They are an endangered species. People who want to be in tune with the times but the times are refusing to listen. Their tools of livelihood are musical instruments which if not given a platform will soon turn into antique pieces resting in some fascinated foreigner’s cupboard. Fortunately, there is a friendly RIFF playing for them. Yes, folk musicians from different corners of Rajasthan got their due at the just concluded Rajasthan International Folk Festival (RIFF) in Jodhpur.

“The Government feels it is a tourism or art and culture issue but for us it is a matter of livelihood and rural development. For their survival money is important but respect is crucial. RIFF aims to revive their self esteem otherwise the kids will not take up to the art,” said John Singh, the co-founder of Jaipur Virasat Foundation, which organises the annual festival around sharad purnima.

And there could not be a better way than making the masters of folk share the stage with the stalwarts of different genres of music. So we had a bhopi Bhanwari Devi singing “Kesariya Balam” with Rekha Bhardwaj and Lakha Khan playing his Sindhi sarangi with Ustad Sultan Khan. Rekha admitted that she can’t match her because she has acquired the art through a guru, while Bhanwari has it in her blood. Ustad Sultan Khan, who refused 19 concerts because of ill-health could not say no to this one. After all it was in his home territory. He was a bit circumspect in the beginning as he compared the folk with the classical. “Folk is rooted to the ground while classical moves in the air. Folk dikhta hai, classical mehsoos karte hain.”

But as the full moon took a decisive shape, the two shores met on the stage with Lakha and his son Anwar matching him note by note. Ustad was effusive in his praise. Lakha was modest but pointed out towards his adventurous streak. “Classical always remains in control while we, who have learnt on our own, take liberties. At times we go out of tune but at times we discover something new as well.”

The synergy

Next night it was the synergy of Flamenco and Kalbeliya as Rajki Nartaki took the flamboyant Antonio Fernandez Montoya by surprise. “I was not prepared but when I was told, I took it as a challenge and somewhere our steps match,” said Antonio. Fernando Casas, producer of Flamenco gala tour, who is on a gypsy trail, said there is a similarity between the gypsy dances of Rajasthan and Flamenco and perhaps that is the reason that the Spanish ambassador has asked to work towards making Jodhpur, the Flamenco capital of India.”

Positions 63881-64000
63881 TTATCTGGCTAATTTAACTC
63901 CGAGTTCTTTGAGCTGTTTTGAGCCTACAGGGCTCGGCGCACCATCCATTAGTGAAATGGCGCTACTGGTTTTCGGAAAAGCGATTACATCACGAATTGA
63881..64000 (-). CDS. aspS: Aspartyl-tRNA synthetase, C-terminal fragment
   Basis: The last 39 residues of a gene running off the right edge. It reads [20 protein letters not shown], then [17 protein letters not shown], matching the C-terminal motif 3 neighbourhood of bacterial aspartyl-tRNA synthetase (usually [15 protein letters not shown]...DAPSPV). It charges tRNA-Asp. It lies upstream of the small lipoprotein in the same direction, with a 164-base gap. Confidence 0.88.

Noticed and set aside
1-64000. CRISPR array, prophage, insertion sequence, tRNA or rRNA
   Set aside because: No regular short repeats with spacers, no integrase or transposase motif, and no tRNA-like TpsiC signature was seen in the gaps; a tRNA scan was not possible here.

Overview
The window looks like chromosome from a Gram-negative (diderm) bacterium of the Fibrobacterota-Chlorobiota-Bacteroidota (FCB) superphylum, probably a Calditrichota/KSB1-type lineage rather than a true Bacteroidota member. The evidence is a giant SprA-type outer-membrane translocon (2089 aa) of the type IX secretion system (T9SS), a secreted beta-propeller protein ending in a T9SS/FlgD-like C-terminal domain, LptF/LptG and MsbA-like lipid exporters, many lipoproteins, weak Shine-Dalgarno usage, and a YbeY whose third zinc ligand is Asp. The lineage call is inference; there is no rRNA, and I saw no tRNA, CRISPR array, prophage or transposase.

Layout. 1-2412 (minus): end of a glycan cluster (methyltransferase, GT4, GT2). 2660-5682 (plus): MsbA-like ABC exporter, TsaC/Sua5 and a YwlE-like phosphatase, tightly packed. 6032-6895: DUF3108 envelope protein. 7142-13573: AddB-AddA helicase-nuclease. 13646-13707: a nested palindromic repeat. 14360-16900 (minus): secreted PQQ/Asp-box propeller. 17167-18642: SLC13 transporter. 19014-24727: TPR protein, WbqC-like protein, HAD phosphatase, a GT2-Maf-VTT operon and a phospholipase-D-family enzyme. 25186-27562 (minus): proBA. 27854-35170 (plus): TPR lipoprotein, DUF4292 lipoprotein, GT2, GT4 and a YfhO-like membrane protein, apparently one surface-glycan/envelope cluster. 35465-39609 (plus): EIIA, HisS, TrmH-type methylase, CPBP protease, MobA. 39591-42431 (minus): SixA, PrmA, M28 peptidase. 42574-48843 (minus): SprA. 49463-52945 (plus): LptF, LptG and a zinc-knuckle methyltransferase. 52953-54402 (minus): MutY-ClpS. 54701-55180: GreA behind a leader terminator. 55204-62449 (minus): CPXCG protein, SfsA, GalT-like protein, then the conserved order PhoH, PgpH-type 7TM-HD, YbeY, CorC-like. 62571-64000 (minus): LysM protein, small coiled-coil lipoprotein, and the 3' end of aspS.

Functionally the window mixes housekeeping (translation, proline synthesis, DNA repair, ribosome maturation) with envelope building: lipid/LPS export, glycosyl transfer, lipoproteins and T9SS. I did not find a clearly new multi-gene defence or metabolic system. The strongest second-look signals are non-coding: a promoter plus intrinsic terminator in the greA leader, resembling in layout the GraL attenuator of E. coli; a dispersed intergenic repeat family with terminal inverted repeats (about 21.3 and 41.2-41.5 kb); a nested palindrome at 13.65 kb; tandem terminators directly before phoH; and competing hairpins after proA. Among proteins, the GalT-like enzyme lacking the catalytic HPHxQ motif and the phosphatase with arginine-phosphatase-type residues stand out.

On the sidelines there were workshops on instruments, which are fast fading away. “Instruments like nad, surinda, alghoza will not last because there are only a few artistes left who can play them. There are not many people who can make sarangi. I say instead of buying instruments as antique pieces adopt the artistes,” said Vinod Joshi, the regional director of the JVF, who is working with the artistes at the village level. “The village level festivals are more important because there the artistes are put to close scrutiny and when the Maharaj (Gaj Singh, who is a trustee of the festival) pats the artistes, even the sarpanch realises their value. Also these are secular festivals where artistes from different castes and religions come together for a common cause.” Joshi, an anthropologist, by education suggested a cultural mapping of these artistes. “NREGA has been successful but why make everybody do physical labour. Why can’t a surinda player teach his art in the local primary school and get paid?” asked Joshi.

One carried the thought back to the stage where Juma Khan’s bhapang (an offshoot of Shivji’s dumroo) and Kohinoor Langa’s khartal were making their presence felt amidst the drums of Sivamani. “Give me a world class sound system and I can match anybody,” exclaimed Juma.